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Skillet 101 classes fill hearts and bellies
Shepherd’s pie, chili, breakfast burritos, apple crisp and cake are just a few of the many meals that can be made in a skillet.
Surprising, maybe, but extremely practical, affordable and tasty, plus a skillet can be plugged into any wall outlet. This was the thought of Gateway of Hope’s Andrea Voss, a family services case worker who started researching what could be made in a skillet and opened up classes to those in need in the community.
Voss, along with some dedicated volunteers, have been offering Skillet 101 cooking classes for free to people in the community or to those who are accessing the shelter.
Every class has filled up. January’s class is already full.
“It’s a great tool for people on low income who may be in a rooming house and don’t have their own kitchen,” said Rosyln Cassells, who just finished the six weeks of classes on Wednesday. “You can plug in the skillet anywhere.”
Cassells, who is on disability, is a vegan and wasn’t sure the Salvation Army would be able to accommodate her. But Voss did some research and found ways to supply her with tofu and meat alternatives.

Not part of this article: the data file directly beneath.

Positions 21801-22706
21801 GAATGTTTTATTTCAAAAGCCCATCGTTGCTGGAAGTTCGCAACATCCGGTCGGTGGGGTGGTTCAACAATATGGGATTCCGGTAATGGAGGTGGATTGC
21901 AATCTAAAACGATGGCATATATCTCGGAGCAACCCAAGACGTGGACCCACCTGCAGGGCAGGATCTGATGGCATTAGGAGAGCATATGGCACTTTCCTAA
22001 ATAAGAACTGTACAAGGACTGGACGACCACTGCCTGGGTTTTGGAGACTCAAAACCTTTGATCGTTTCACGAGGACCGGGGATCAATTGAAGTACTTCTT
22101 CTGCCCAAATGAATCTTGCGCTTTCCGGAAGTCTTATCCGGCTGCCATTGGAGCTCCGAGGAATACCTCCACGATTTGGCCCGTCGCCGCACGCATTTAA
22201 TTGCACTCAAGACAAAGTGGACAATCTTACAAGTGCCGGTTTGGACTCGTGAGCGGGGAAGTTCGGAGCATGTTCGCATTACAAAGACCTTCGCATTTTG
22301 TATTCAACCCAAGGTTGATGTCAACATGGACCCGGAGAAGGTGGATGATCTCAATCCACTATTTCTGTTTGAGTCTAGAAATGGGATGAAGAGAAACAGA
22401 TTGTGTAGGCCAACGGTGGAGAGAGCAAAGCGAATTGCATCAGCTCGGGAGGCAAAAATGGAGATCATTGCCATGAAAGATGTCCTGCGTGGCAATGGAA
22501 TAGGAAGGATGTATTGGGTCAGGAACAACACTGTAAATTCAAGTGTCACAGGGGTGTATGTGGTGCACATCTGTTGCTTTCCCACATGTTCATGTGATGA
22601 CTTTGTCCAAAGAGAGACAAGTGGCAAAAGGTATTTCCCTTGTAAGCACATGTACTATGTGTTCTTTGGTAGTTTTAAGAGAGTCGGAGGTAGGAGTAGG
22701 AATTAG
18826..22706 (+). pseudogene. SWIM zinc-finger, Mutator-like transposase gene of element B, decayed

Voss says the classes have been filling up since they began a year ago.
“It’s great for people to learn cooking skills. Not only do they accomplish making theses great meals, but they get to take home tons of leftovers too,” said Voss. Canadian Tire Langley donates all the skillets. If a person completes the six weeks, they are allowed to take home the skillet. Ralph’s Market has been supplying all the produce.
For Jaime Pederson, getting a free skillet was her initial reason for joining the class.
“I am just starting all over again so I don’t have any pots or pans,” said Pederson, who is clean and sober and has moved into Langley’s Kinsmen housing.
“A friend of mine who lives in the same housing took the course and told me about it,” she said.
Pederson said she has taken the food home to her two-year-old daughter who has enjoyed what she made.
“I’ve loved the food and it’s been really nice talking with everyone, finding out about resources in the community. As a single mom, my daughter was welcomed too.”
Voss said she keeps the classes small so it allows everyone to get to know each other and share.
“Our last group became such good friends, it got pretty loud in here,” said Voss. “They asked if they could all continue meeting every week to cook together.”
Sharon Laberty brings her 14-month-old daughter Lily to the classes. Voss puts out a playpen and some toys.
Lily plays or Voss or the other volunteers keep the toddler busy.
“I’m loving it and getting lots out of this class. I will make these recipes again,” said Laberty.
Several of the women found out through conversations that there was a community meal program every day downstairs of the Gateway of Hope. Now many of them have a meal before going to class, Voss said.
Voss ends each class with a devotion.